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Frontliner questions COVID-19 protocols: Is it really under control in PH?

A COVID-19 frontliner just threw the government’s COVID-19 under the bus—AGAIN.

It seems the Duterte administration cannot do anything right—or, at least, do it consistently—as a frontliner just threw the government’s COVID-19 response under the bus.

Facebook user Deanne Cuevas’s post has been making rounds on social media—and it’s not for the reasons the IATF would want it to do so.

The first line says it all: “When the government tells you that everything is under control, NEVER believe it.” As a frontline respondent to the pandemic, one of her jobs is to try and find a hospital that can accommodate patients that have either exhibited symptoms of or have tested positive for COVID-19.

Her post was a tell-tale sign that the government wasn’t doing its job to control the spread of COVID-19 in the hardest-hit areas—resorting instead to positive scripting and passing the hard work onto the people.

When the government tells you that everything is in control, NEVER believe. I coordinated a patient for 5 hours calling…

Posted by Deanne Cuevas on Saturday, August 22, 2020

Lack of hospital beds for COVID patients

“I coordinated a patient for 5 hours, calling hospitals across Laguna, Batangas, and Quezon. He was not accepted and opted to go home.” This statement shows how hospitals outside of Metro Manila no longer have beds to accommodate possible COVID-19 patients.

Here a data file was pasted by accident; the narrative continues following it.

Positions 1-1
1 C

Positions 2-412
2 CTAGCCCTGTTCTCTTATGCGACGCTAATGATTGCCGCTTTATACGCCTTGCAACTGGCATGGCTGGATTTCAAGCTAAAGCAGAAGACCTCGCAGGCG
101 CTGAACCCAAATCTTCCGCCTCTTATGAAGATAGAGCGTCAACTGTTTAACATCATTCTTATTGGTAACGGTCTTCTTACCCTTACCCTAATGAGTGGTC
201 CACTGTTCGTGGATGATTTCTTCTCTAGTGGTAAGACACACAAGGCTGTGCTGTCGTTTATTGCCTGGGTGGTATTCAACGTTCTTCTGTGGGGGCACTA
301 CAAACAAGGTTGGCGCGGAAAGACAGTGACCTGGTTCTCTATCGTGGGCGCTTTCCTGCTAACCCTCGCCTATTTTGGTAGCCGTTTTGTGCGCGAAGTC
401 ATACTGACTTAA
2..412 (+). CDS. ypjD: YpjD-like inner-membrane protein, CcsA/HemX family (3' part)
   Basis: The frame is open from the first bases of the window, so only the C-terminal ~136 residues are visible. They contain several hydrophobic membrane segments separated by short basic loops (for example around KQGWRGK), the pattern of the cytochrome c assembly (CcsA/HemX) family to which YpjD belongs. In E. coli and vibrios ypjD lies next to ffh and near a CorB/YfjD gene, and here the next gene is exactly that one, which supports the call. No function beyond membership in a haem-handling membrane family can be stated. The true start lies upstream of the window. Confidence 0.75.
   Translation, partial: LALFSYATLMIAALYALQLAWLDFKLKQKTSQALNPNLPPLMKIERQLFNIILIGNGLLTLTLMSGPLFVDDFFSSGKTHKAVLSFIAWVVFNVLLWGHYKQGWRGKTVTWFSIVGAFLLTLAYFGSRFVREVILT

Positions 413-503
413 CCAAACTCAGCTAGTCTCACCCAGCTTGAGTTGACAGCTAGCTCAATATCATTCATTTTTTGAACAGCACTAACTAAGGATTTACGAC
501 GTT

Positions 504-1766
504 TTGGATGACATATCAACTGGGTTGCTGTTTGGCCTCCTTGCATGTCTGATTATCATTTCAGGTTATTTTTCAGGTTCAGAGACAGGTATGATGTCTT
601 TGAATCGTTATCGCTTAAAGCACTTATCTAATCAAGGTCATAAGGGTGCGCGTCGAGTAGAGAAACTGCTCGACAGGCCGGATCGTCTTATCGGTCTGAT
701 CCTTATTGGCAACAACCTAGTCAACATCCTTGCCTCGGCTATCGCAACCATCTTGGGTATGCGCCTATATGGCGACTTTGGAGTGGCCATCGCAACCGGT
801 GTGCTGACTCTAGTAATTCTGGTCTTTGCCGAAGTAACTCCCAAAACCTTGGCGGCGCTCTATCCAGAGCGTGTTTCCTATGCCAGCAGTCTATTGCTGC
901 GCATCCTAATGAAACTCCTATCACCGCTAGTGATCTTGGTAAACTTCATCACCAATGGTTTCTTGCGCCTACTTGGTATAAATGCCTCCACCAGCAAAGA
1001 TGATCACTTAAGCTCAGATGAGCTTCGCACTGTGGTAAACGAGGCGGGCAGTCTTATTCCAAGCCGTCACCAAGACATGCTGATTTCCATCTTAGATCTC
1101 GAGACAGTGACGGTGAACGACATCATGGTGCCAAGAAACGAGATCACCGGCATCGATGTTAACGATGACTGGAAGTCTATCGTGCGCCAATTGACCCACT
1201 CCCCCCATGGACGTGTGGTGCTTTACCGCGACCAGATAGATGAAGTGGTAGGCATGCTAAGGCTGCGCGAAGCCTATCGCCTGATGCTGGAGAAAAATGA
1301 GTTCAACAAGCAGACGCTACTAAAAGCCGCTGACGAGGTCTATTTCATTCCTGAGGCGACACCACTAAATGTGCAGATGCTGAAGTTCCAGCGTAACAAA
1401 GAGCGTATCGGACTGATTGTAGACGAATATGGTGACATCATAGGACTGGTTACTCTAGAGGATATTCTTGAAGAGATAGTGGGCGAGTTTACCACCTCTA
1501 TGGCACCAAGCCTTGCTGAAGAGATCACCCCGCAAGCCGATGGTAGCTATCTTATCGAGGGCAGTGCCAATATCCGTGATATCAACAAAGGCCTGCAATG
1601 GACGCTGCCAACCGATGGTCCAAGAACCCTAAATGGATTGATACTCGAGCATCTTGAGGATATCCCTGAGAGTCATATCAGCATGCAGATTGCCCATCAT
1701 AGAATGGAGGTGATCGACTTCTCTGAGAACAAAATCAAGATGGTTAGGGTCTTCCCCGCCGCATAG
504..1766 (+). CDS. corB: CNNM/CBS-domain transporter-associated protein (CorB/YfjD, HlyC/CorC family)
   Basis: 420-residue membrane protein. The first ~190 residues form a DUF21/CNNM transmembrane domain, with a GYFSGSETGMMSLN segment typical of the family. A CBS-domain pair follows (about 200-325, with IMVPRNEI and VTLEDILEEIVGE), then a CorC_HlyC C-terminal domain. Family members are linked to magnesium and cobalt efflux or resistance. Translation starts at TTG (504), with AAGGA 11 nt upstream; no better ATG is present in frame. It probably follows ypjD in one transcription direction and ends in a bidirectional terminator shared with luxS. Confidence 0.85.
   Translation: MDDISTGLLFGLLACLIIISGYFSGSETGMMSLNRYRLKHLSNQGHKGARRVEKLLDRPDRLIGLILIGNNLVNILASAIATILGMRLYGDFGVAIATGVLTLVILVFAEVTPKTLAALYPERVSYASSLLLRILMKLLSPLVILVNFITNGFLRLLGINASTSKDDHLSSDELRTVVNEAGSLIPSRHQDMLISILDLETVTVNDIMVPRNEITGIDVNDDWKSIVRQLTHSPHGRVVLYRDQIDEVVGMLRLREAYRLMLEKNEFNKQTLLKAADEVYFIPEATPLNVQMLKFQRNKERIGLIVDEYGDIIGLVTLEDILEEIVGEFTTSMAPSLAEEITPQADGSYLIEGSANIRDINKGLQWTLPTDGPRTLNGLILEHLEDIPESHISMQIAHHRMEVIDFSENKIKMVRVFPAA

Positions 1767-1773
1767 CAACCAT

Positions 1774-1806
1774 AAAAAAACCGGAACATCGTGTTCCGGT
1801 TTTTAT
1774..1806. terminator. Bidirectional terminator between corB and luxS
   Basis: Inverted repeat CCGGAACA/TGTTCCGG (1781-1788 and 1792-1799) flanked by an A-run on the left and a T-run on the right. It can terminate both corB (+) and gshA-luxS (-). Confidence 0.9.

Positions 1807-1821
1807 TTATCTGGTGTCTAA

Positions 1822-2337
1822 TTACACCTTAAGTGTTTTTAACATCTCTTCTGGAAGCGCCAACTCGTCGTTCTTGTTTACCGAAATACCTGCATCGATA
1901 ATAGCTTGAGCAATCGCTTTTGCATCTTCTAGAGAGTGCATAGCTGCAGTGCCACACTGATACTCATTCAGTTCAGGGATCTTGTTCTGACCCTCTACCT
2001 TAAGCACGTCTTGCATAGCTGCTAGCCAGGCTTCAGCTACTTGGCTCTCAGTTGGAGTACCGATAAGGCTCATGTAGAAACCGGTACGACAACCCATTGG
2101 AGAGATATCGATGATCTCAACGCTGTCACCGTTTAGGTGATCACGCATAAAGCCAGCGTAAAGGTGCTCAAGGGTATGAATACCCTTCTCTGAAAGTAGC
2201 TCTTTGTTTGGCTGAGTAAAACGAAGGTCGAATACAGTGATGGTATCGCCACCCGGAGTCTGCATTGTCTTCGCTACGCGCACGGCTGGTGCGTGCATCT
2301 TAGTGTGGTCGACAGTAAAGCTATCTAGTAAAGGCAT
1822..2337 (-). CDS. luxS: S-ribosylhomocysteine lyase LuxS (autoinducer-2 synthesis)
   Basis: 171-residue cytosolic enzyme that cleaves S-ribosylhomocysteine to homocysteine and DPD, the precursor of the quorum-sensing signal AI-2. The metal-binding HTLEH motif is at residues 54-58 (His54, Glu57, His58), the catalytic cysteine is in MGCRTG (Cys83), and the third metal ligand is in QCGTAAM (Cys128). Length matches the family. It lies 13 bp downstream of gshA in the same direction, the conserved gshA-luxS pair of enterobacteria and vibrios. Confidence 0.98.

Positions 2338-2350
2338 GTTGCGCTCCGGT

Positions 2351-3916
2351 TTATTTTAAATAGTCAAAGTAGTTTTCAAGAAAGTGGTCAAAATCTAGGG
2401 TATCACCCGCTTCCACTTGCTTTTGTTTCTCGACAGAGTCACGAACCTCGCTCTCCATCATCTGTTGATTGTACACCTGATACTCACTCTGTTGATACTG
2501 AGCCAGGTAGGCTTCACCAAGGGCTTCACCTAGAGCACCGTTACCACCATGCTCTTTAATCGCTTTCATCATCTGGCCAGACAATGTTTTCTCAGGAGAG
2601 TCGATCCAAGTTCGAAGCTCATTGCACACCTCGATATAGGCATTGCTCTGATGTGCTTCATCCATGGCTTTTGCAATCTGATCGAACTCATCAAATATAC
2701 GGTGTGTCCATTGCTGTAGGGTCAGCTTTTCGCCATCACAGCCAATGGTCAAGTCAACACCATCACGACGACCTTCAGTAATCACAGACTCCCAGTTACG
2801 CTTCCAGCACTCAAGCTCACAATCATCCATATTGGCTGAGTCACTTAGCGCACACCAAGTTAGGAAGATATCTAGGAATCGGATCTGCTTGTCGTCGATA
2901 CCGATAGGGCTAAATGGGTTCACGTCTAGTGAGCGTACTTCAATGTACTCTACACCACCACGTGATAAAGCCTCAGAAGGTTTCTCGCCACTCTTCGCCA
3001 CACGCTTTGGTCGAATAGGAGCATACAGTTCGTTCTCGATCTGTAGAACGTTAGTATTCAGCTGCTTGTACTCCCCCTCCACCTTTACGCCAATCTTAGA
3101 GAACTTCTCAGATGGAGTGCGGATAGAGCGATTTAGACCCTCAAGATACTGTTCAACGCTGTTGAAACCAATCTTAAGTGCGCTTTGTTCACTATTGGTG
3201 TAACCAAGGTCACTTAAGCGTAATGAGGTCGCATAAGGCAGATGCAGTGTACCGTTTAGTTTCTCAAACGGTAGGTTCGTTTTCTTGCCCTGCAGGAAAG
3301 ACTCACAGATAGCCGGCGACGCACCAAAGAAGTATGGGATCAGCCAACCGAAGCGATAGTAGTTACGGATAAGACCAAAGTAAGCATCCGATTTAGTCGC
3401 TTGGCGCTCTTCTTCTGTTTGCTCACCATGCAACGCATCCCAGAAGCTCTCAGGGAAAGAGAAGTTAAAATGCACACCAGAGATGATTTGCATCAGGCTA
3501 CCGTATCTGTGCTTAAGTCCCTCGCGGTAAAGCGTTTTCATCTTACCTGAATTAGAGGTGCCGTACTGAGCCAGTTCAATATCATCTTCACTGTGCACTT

She has also been at the receiving end of patient transfers: “I received inquiries for transfer more than 15 times in a span of 8 hours. I received a patient with 1-week history of intermittent fever that progressed to dyspnea. He has been looking for a hospital for 2 days.”

The Department of Health, the lead agency for the country’s COVID-19 response, has been adjusting the bed capacity it requires from hospitals within Metro Manila. That’s all well and good—but the people with COVID-19 who can go around do not exactly live in the big city. They live in neighboring provinces like Laguna, Batangas, and Quezon.

LGUs have been working double-time to try and provide isolation and treatment areas in these provinces, but the sheer number of positive cases has become too much to bear.

Zero contact tracing for probable cases

The WHO requires governments around the globe to implement their three Ts to control COVID-19: Test, Trace, and Treat. Cuevas has seen LGUs and the national government promoting testing and treatment, but tracking down possible carriers has been lackluster—if not nonexistent—at the national level.

“Another patient was COVID positive—he reported it to the BHERT… He brought his symptomatic mom and sister to the hospital, swab was done. Both are positive. No contact tracing was done.”

This is startling as most of the documented COVID-19 cases have been between people who either live or work in the same place.

She goes on to say that one family who was exposed to a confirmed COVID case started to show symptoms but “opted to go to the province even if they reside in Makati. Checkpoints were there but no screening was done.”

A stark warning to all

The post, which has been shared nearly 5,000 times as of this writing, ends with a warning that has been repeated both by health experts and the government: Don’t go out.

“If you really have to go out, think that every person you meet is infected. We’ve seen confirmed patients roaming around.”

The IATF has not yet responded to this and other claims of its lackluster COVID-19 response to date, though the lack of contact tracing looks to be addressed.


With the approval of Bayanihan 2, the Department of Interior and Local Government looks to receive P5 billion in funds to add at least 50,000 more contact tracers to its ranks starting September, bringing their total to 135,000. Whether this solves the problem of not being able to track the spread of COVID-19 is another story. 

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